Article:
Here are some useful eye-openers and tips for child sex abuse survivors, witnesses, whistle-blowers and campaigners being targeted by bullies on Twitter, Facebook or other social media.
Whether its disordered damaged individuals doing the bullying, or deliberate campaigns orchestrated by powerful interests, pretty much the same rules apply.
With thanks to Tim Field’s great site BullyOnline.org
The Internet provides the perfect forum for cyberbullies, individuals whose aim is to gain gratification from the distress caused by provoking and tormenting others. The anonymity, ease of provocation, and almost infinite source of targets means the Internet is full of predators from pedophiles targeting children to serial bullies targeting … anybody.
Cyberbullies harbour a lot of internal aggression which they direct at others. This may include projection, false criticism and patronising sarcasm whilst contributing nothing of any value.
People who bully are adept at creating conflict using provocation, which bullies delight in because they know they can always coerce at least one person to respond in a manner which can then be distorted and used to further flame and inflame people. And so it goes on. The bully then sits back and gains gratification from seeing others engage in destructive behaviour towards each other.
Many cyberbullies are attention-seekers. More than anything else they want attention. It doesn’t matter what type of attention they get, positive or negative, as long as they can provoke someone into paying them attention. It’s like a 2-year-old child throwing a tantrum to get attention from a parent.
The best way to treat bullies is to refuse to respond and to refuse to engage them – which they really hate.
In other words, do not reply to their postings, and on forums carry on posting without reference to their postings as if they didn’t exist.
In other words, treat nobodies as nobodies.
The anger of a cyberbully is especially apparent when they come across someone who can see through them to espy the weak, inadequate, immature, dysfunctional aggressive individual behind the mask.
The objectives of cyberbullies are Power, Control, Domination, Subjugation. They get a kick out of seeing you react. It doesn’t matter how you react, the fact they’ve successful provoked a reaction is a sign that their attempts at control have been successful. After that, it’s a question of wearing you down.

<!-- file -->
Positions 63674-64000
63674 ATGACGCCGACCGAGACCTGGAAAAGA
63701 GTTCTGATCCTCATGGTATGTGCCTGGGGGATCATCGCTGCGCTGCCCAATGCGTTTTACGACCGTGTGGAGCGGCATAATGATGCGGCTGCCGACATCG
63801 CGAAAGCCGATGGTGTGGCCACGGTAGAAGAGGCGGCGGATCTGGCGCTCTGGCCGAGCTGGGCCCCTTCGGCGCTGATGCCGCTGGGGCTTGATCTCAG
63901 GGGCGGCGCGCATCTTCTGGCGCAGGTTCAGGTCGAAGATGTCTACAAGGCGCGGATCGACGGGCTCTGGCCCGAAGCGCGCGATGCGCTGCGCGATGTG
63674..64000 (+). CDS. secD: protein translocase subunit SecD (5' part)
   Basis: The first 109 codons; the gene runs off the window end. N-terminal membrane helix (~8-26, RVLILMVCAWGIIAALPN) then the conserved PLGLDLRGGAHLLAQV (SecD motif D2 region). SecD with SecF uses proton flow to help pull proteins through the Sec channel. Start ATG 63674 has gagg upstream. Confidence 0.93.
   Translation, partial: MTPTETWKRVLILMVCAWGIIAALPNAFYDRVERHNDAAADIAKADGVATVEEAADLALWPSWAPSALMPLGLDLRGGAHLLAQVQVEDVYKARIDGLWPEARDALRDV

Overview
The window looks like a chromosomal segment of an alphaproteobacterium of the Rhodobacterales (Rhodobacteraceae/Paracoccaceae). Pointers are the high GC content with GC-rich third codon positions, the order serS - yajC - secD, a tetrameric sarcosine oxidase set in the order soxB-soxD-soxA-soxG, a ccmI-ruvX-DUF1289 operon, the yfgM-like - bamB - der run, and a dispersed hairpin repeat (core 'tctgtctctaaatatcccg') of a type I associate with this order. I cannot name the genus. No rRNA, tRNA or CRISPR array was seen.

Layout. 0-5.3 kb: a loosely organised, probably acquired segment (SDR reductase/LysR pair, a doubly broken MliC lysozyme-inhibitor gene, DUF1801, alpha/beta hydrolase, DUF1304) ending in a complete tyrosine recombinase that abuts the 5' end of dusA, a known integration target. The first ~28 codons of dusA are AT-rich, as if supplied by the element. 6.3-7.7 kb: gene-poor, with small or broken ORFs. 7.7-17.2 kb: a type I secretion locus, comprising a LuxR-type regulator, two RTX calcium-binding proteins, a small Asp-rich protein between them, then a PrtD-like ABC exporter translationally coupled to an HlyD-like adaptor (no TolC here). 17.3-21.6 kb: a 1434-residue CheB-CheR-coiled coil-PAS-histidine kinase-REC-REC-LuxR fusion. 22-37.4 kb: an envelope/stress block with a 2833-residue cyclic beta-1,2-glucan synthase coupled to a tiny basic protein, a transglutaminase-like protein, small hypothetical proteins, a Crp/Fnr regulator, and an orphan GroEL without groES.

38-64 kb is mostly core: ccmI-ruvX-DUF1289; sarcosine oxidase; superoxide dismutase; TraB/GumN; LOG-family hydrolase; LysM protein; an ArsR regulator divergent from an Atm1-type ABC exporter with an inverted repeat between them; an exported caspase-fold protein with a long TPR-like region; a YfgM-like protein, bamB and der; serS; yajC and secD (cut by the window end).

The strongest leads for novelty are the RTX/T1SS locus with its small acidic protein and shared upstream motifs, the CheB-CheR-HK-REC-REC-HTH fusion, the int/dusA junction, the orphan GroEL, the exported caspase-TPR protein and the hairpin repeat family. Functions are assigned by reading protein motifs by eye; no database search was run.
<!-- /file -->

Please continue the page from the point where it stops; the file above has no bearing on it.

The more you try to explain, negotiate, conciliate, etc the more gratification they obtain from your increasingly desperate attempts.
Understand that it is not possible to communicate in a mature adult manner with a disordered individual who’s emotionally retarded.
The Number One rule for dealing with this type of behaviour is:
don’t respond, don’t interact and don’t engage.
This is not as easy to do as it sounds. It’s a natural response to want to defend yourself, and to put the person right. However, never argue with a cyberbully; it’s not a mature adult discussion, but like dealing with a child or immature teenager; whilst the serial bully may be an adult on the outside, on the inside they are like a child who’s never grown up – and probably never will. Cyberbullies and harassers often have disordered thinking patterns and do not share the same thoughts or values as you.
It’s important to become alert to provocation.
It could be called “The Baiting Game”. A provocative comment is made and those who respond spontaneously in irritation (eg non-assertively) are then encouraged to engage in conflict with those who respond without irritation (eg assertively).
The provoker watches, waits and stirs the pot with the occasional additional provocation. What interests me is the sense of gratification that a provoker gains from watching others indulge in destructive interaction initiated by him- or herself. In this context, gratification is a perverse form of satisfaction akin to, but distinct from, pleasure.
Instead of getting drawn in to the bully’s games –become an observer. Although you may be the target of the cyberbully’s anger, you can train yourself to act as an observer. This takes you out of the firing line and enables you to study the perpetrator and collect evidence.
Finally a reminder – never try to mediate, negotiate, conciliate or otherwise deal with a cyberbully or stalker yourself. Always remember Rule #1: don’t respond, don’t interact and don’t engage.